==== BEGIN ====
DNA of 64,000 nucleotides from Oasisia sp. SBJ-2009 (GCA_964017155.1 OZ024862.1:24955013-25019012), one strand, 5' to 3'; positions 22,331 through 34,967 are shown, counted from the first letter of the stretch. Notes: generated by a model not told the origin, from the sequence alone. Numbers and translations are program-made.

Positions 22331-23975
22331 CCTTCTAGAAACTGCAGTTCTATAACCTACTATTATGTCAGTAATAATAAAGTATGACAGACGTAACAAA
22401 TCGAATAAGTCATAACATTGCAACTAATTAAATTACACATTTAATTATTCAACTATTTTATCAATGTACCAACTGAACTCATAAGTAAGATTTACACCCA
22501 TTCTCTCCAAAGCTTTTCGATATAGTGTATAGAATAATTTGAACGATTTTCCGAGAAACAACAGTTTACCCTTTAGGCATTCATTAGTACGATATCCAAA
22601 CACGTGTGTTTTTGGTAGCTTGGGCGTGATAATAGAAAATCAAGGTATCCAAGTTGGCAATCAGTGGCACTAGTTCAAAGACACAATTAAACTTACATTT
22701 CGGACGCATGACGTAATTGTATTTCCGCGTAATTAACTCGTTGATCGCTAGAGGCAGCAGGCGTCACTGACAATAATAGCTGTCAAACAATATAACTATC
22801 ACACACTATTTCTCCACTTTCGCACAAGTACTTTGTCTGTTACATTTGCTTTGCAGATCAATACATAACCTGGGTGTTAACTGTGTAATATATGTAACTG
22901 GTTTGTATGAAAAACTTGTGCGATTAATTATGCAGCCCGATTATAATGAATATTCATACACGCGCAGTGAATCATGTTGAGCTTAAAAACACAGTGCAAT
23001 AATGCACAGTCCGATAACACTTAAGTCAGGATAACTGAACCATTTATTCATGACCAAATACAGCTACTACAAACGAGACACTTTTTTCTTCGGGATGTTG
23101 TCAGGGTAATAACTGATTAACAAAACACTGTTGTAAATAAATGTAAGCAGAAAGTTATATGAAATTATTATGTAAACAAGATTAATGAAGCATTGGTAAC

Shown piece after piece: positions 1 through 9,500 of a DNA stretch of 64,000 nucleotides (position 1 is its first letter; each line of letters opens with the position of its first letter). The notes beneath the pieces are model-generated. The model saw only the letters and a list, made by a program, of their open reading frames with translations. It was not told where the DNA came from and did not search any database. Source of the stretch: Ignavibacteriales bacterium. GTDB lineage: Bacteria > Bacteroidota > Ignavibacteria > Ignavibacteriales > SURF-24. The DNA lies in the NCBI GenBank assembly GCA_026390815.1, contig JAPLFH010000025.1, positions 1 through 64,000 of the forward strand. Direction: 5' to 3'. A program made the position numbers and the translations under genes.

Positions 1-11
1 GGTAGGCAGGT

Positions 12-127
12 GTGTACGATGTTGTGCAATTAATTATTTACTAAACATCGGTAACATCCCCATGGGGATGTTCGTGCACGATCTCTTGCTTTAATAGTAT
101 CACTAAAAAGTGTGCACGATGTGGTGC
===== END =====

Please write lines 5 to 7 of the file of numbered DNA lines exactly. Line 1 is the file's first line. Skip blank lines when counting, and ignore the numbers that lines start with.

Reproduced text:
22501 TTCTCTCCAAAGCTTTTCGATATAGTGTATAGAATAATTTGAACGATTTTCCGAGAAACAACAGTTTACCCTTTAGGCATTCATTAGTACGATATCCAAA
22601 CACGTGTGTTTTTGGTAGCTTGGGCGTGATAATAGAAAATCAAGGTATCCAAGTTGGCAATCAGTGGCACTAGTTCAAAGACACAATTAAACTTACATTT
22701 CGGACGCATGACGTAATTGTATTTCCGCGTAATTAACTCGTTGATCGCTAGAGGCAGCAGGCGTCACTGACAATAATAGCTGTCAAACAATATAACTATC